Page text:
The Spanish Rugby Federation has made a formal complaint to World Rugby and sent a video with 19 disputed refereeing decisions, as they scaled up their protests over their Romanian referee who officiated in their 18-10 defeat to Belgium.
The loss denied Spain an automatic place at the 2019 Rugby World Cup and their players surrounded the Romanian referee, Vlad Iordachescu after their loss.
There has been no little controversy over the choice of a Romanian referee in a match that directly affected Romania’s qualification for the Rugby World Cup, and questions have been raised as to how this situation was allowed develop by World Rugby.
It has led the the FER to call for the match to be replayed, in a strongly worded statement they said:
“Firsty there has been a violation of the principle of impartiality that must prevail in any sporting activity. The fact that the referee was Romanian having interests of the same Romanian Federation in the outcome of this meeting, breaks the required impartiality, since there is a conflict of interests that has not been respected.”
The FER revealed it had asked Rugby Europe to change the officials 20 days before the match, a request which was denied.
“The fact that the three arbitrators belonged to the Romanian Federation, some of them with positions of responsibility in the same, motivated the distrust on their impartiality. This simple suspicion should have been sufficient to assess the request of the Spanish Federation.”
The statement also cited the fact that World Rugby had changed Assistant Referee Marius van der Westhuizen for the Six Nations game between England and Ireland, after the South African had visited the English camp in the lead-up to the match.
“Secondly, there has been a breach of the code of conduct established by World Rugby, since Regulation 20, in its appendix 1.7, establishes that no conduct or activity will be adopted inside or outside the field that could damage public confidence. in honesty and the regular conduct of a match. In the case we are dealing with, there were circumstances that did not guarantee this trust.”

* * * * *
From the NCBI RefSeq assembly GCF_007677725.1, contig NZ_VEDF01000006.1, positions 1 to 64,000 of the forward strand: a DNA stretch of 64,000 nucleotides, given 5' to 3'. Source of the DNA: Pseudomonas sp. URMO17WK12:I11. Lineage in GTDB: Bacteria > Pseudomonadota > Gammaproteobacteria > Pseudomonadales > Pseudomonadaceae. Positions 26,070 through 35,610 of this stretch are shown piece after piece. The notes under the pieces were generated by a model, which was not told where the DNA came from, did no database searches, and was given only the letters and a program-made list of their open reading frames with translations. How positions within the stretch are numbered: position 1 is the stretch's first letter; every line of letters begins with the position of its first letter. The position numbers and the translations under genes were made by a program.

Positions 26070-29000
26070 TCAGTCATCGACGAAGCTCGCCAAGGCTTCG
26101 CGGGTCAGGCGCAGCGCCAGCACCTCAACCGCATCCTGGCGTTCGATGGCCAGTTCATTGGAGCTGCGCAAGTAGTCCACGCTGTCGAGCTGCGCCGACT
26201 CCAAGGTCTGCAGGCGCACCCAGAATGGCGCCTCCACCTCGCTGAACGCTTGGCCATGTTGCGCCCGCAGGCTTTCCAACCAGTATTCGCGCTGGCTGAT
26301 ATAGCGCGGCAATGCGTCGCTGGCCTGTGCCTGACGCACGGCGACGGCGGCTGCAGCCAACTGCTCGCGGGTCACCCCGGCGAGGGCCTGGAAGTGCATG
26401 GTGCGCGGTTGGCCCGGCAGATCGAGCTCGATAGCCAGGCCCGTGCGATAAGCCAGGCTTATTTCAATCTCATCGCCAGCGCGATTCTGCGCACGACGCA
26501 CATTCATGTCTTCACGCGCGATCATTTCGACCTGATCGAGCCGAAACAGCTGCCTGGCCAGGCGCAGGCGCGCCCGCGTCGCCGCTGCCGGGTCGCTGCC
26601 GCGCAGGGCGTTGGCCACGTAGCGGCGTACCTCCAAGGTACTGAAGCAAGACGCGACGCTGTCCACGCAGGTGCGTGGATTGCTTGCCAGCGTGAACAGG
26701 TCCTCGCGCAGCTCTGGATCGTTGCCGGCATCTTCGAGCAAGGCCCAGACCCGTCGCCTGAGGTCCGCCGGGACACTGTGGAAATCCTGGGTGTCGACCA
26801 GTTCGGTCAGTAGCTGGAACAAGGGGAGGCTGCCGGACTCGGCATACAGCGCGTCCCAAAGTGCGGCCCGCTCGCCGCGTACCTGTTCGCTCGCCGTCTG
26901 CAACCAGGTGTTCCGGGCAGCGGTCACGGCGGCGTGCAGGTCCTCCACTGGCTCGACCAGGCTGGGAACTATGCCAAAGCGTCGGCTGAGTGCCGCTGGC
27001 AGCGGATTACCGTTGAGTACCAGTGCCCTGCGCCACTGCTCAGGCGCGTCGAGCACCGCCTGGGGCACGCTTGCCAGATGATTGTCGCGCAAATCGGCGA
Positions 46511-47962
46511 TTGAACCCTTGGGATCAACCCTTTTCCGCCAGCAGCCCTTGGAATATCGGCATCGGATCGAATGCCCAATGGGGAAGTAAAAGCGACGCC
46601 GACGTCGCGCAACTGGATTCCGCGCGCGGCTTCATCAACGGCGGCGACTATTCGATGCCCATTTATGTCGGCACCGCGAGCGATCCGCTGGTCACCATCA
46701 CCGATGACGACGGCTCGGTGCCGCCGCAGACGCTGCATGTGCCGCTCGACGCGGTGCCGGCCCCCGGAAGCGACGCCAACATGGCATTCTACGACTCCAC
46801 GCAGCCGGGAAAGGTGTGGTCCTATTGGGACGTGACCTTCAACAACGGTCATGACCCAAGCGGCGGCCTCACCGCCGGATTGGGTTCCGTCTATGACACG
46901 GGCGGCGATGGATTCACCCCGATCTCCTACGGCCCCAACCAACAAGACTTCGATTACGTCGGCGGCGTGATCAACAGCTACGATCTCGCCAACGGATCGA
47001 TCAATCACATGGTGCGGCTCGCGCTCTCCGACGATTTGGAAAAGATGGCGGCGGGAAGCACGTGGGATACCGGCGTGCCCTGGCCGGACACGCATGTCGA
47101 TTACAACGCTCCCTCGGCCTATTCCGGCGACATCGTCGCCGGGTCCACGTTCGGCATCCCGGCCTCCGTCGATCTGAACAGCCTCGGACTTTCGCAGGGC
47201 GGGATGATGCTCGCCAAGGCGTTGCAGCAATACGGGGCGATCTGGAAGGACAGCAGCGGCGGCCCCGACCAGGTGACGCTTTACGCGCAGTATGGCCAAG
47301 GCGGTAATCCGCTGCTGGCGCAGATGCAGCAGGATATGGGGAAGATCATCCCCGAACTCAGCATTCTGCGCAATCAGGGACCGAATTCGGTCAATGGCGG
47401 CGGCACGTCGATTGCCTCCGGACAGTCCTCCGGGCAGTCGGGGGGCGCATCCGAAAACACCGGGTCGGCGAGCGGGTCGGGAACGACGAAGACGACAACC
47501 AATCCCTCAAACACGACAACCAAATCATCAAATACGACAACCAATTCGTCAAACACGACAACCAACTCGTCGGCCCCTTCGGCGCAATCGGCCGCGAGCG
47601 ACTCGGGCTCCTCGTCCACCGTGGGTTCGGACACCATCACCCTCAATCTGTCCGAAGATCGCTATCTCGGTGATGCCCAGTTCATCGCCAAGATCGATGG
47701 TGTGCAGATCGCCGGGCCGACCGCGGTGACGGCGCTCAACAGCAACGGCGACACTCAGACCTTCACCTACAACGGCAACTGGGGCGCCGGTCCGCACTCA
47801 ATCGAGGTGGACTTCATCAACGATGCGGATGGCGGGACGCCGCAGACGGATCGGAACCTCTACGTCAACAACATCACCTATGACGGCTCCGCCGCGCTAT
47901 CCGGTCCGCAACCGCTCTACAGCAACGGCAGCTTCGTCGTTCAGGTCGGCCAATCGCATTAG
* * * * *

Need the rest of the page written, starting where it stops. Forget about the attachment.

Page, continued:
“On the other hand, Regulation 18 6.1b of World Rugby allows that, if there has been a breach of the Statutes and / or regulations, there is the possibility of canceling the result of a match and / or the repetition of a match.”
“As evidence that the suspicion of alleged bias has been fulfilled, the FER has contributed a video in which 19 referee actions are collected during the course of the meeting in which it is clearly proven that the interests of the Spanish game during the encounter were harmed.”
“The FER trusts that World Rugby allows the repetition of the game since the image of rugby is being damaged by what happened in this match.”
#XVdelLeón | Desde la FER hemos presentado hoy una reclamación formal ante @WorldRugby y @rugby_europe sobre los hechos ocurridos con motivo del encuentro Bélgica – España del pasado domingo 18 de marzo. #VamosLeones #TeamESP
?? https://t.co/xZhxEFTm7f pic.twitter.com/Nph2435q5Y
— España Rugby (@ferugby) March 20, 2018
In the driving seat with a game in hand over Romania, Spain needed to defeat Belgium in the final round of European qualification matches to confirm their participation at a Rugby World Cup for the first time since 1999.
However, Belgium raced into a 15-0 lead and, despite a late fightback, Los Leones could not finish the job off, losing 18-10, meaning they will now face the play-off route.
It was on the final whistle however that Spain’s players surrounding the referee, who had to be protected by the Belgium players before being escorted off the pitch.
World Rugby have already released a statement stating: “While World Rugby does not appoint match official for the Rugby Europe Championship, it is in contact with Rugby Europe to understand the context of events relating to the Belgium v Spain match in Brussels on Sunday, which doubled as an important RWC 2019 qualifier.
Statement: While World Rugby does not appoint match officials for the Rugby Europe Championship, it is in contact with Rugby Europe to understand the context of events relating to the Belgium v Spain match in Brussels on Sunday, which doubled as an important RWC 2019 qualifier.
— World Rugby (@WorldRugby) March 19, 2018
Romania will face Ireland, Scotland, hosts Japan and the Play-Off winner in Pool A.
Reward also comes in the form of playing Japan in the opening match at the Toyota Stadium on 20 September, 2019.
Despite the loss, Spain are confirmed as the second-placed team in European qualification and must now play Portugal for the right to play Samoa in home and away fixtures.
The winner on aggregate will join Romania in Pool A as the Play-Off winner, while the loser will participate in the four-team Repechage in November against Canada.
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